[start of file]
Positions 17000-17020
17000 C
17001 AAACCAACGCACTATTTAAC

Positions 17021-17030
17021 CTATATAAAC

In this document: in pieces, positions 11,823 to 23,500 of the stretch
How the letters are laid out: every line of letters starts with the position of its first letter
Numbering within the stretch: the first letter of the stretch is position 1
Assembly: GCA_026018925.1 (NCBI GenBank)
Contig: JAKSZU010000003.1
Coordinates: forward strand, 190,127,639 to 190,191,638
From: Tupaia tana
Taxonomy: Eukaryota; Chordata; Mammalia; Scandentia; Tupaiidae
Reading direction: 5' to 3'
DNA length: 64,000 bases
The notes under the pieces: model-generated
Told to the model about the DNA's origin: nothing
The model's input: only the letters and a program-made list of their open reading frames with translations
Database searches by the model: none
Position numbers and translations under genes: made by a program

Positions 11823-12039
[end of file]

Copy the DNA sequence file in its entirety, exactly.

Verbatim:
Positions 17000-17020
17000 C
17001 AAACCAACGCACTATTTAAC

Positions 17021-17030
17021 CTATATAAAC

In this document: in pieces, positions 11,823 to 23,500 of the stretch
How the letters are laid out: every line of letters starts with the position of its first letter
Numbering within the stretch: the first letter of the stretch is position 1
Assembly: GCA_026018925.1 (NCBI GenBank)
Contig: JAKSZU010000003.1
Coordinates: forward strand, 190,127,639 to 190,191,638
From: Tupaia tana
Taxonomy: Eukaryota; Chordata; Mammalia; Scandentia; Tupaiidae
Reading direction: 5' to 3'
DNA length: 64,000 bases
The notes under the pieces: model-generated
Told to the model about the DNA's origin: nothing
The model's input: only the letters and a program-made list of their open reading frames with translations
Database searches by the model: none
Position numbers and translations under genes: made by a program

Positions 11823-12039